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Old 22nd August 2014, 10:11 PM   #1
VANDOO
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Smile VARIOUS NATIVE AMERICAN KNIVES.

I HAVE PICTURES OF VARIOUS NATIVE AMERICAN KNIVES REPRESENTING SEVERAL TRIBES. I CAN NOT VOUCH FOR THE ACCURACY OF THE AGE OR INFORMATION WITH THE PICTURES, THE INFO CAME WITH THE PICTURES. PERHAPS THEY CAN MAKE A ROUGH REFERENCE OR AT LEAST SOMETHING INTERESTING TO LOOK AT AND PERHAPS THOSE WITH MORE INFORMATION AND OTHER EXAMPLES WOULD LIKE TO COMMENT OR ADD SOME MORE EXAMPLES.
#1 & #2. 13 INCHES LONG BONE HANDLE
# 3 BLACKFOOT KNIFE
#4. CENTRAL PLAINS TRADE KNIFE
#5 CHEYENNE BEADED KNIFE
#6 CREE SHEATH KNIFE
#7. ESKIMO KNIVES
#8 ESKIMO SNOW KNIVES AND BEATER
#9 NATIVE AMERICAN KNIFE 1
# 10 NATIVE AMERICAN KNIFE 2
# 11. NATIVE AMERICAN KNIFE 3
#12 NORTH WEST COAST DAGGER
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Old 23rd August 2014, 11:33 PM   #2
Battara
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Most of these daggers are European-American traded to the Native tribes. Some are known as "American Indian Trade Knives" made for and traded to Native Americans.

The copper ones I have not seen before. Wado and palamiya Barry! (thanks in Cherokee and Lakota).
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Old 28th August 2014, 06:26 PM   #3
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A FEW MORE #1. YUMA WARRIOR, WITH KNIFE
#2. SIOUX KNIFE AND SHEATH
#3 & #4. SIOUX BEADED KNIFE SHEATHS
#5. SANTEE SIOUX KNIFE
# 6. OLD PLATE NATIVE AMERICAN, SOME KNIVES
#7. WEST COAST KNIFE, 10 INCH BLADE.
#8. OLD FRONTIER DAGGER
#9. AFRICAN DAGGER, BEADED SHEATH.
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Old 29th August 2014, 11:22 AM   #4
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Another Tlingit dagger with the same provenance like the one shown in this thread: http://www.vikingsword.com/vb/showt...ghlight=tlingit, recently sold by ebay, 15" long.
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Old 29th August 2014, 02:24 PM   #5
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Some of those look like the Old Hickory knives I use for barbecuing with some slight reprofiling. That's probably exactly what they are.
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Old 29th August 2014, 05:00 PM   #6
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Quote:
Originally Posted by blue lander
Some of those look like the Old Hickory knives I use for barbecuing with some slight reprofiling. That's probably exactly what they are.


Would not doubt that. Native American is a hot collector area. Lot's of questionable "artifacts". As to the design Old Hickory designs are very close to the trade knives as it is a tried and true design. Depending on who you ask the first Bowie knife resembled a butcher knife more than the currently popular one.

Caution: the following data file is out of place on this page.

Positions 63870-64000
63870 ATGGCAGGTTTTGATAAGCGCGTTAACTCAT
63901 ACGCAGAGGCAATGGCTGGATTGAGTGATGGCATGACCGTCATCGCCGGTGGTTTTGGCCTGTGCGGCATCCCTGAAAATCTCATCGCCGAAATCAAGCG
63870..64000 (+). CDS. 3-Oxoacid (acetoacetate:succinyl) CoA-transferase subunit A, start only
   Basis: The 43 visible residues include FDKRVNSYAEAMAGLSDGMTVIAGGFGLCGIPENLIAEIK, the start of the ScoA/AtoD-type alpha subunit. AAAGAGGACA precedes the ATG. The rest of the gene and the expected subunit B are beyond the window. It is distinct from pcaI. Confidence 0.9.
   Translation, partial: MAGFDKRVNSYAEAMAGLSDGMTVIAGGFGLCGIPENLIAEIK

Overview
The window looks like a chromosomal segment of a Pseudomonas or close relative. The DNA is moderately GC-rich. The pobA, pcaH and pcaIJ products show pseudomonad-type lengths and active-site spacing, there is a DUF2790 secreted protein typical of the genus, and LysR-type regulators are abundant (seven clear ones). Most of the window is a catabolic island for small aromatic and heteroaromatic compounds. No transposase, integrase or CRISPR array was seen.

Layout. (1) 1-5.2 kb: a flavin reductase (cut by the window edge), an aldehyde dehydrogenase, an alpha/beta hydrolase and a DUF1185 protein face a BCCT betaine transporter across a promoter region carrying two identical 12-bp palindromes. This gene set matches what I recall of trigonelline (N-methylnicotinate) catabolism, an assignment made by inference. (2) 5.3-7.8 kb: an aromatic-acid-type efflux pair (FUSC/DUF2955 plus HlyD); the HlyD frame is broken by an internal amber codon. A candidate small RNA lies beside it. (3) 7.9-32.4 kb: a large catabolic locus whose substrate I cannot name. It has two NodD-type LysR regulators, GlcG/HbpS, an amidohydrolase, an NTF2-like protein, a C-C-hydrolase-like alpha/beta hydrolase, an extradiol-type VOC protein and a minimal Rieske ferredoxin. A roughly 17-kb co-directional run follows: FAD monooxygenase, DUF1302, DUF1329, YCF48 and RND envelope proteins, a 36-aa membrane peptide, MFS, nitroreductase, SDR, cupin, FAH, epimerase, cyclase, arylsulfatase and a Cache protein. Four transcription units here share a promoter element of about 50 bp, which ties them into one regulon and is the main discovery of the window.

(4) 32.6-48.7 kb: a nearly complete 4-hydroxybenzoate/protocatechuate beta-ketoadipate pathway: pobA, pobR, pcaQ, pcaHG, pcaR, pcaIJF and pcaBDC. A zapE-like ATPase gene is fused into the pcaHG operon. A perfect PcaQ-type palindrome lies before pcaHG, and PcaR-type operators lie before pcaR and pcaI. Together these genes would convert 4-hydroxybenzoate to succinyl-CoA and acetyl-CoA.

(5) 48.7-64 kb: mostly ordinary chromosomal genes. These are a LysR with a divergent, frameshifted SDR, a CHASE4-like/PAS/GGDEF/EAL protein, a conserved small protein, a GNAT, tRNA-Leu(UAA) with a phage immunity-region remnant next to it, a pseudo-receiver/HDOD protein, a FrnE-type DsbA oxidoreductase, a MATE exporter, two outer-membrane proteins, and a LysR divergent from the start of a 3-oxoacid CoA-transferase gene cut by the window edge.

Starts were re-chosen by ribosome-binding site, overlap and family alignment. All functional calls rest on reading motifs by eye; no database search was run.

Did the Native Americans work steel? I think the vast amount of their steel was trade. The tomahawk I believe is originally French. I do not ever remeber seeing any photos or documentation of steel forgeing among them
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Old 29th August 2014, 05:08 PM   #7
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I IMAGINE THE VAST MAJORITY OF THE KNIVES CARRIED BY NATIVE AMERICANS WERE NOTHING MORE THAN COMMON BUTCHER KNIVES. PERHAPS THE CHIEFS OF SOME TRIBES OR SCOUTS WORKING FOR TRADERS OR THE ARMY MAY HAVE HAD FANCIER KNIVES. THE COMMON MAJORITY WOULD NOT HAVE HAD LOTS OF TRADE GOODS OR MONEY AND WOULD NOT HAVE RECEIVED EXPENSIVE GIFTS OR TRADE ITEMS SO WOULD HAVE HAD SIMPLE COMMON KNIVES. MOST COLLECTORS PREFER THE FANCY KNIVES AND BOWIE S OVER SUCH KNIVES AND ONLY A NATIVE MADE SHEATH OR HANDLE MAKES THESE KNIVES ETHNOGRAPHIC TO THE TRIBES. OFTEN WE SEE SCABBARDS WITH NO KNIFE FOR SALE BUT SELDOM A BUTCHER KNIFE WITHOUT A SHEATH SOLD AS A INDIAN KNIFE THOUGH THEY ARE OUT THERE.
I DON'T COLLECT IN THIS FIELD BECAUSE THERE ARE TOO MANY MORE RECENT ANTIQUES MADE BUT SOLD FOR THE HIGH PRICE OF GOOD ORIGINALS SOME ARE EVEN ANTIQUE IN THEIR OWN RIGHT BY NOW. IT WOULD TAKE A LOT OF KNOWLEDGE I DON'T HAVE TO KNOW FOR SURE EVEN WITH THE ITEM IN HAND.
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Old 29th August 2014, 07:13 PM   #8
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Pictures one and two of the first set are of a typical "Trade Dag" of the fur trade era. After 1850, the knife in photo #3 would be more commonly encountered. Typical butcher knife of the period. Note the multiple pinned handle scales. #4, is hard to tell, as the handle is covered. Knife in photo #6 is most likely post 1940. Hard to tell, without looking at the butt-end of the tang. Before 1939, blades were forged all the way, and the end of the tang, will have the same taper as the blade. After '39, blades were blanked out of a sheet of steel, and then, the edge bevel was formed. "Old Forge", is a trade name used by Case Cutlery, to this day.

In the second set of photos, #5, is made from a sword blade tip. #6 belongs to me, and has yet to be definitely identified. With the "Thunderbird" head pommel, and abalone eyes, I feel that it is Native American. My thought is, that the blade is an old Spanish lance point, reclaimed, and recycled into a knife. Machetes were also commonly traded, but you never see any evidence of such. I've seen only one photo of a trade machete. Maybe, they were broken up to make several knives, and arrow/spear heads?
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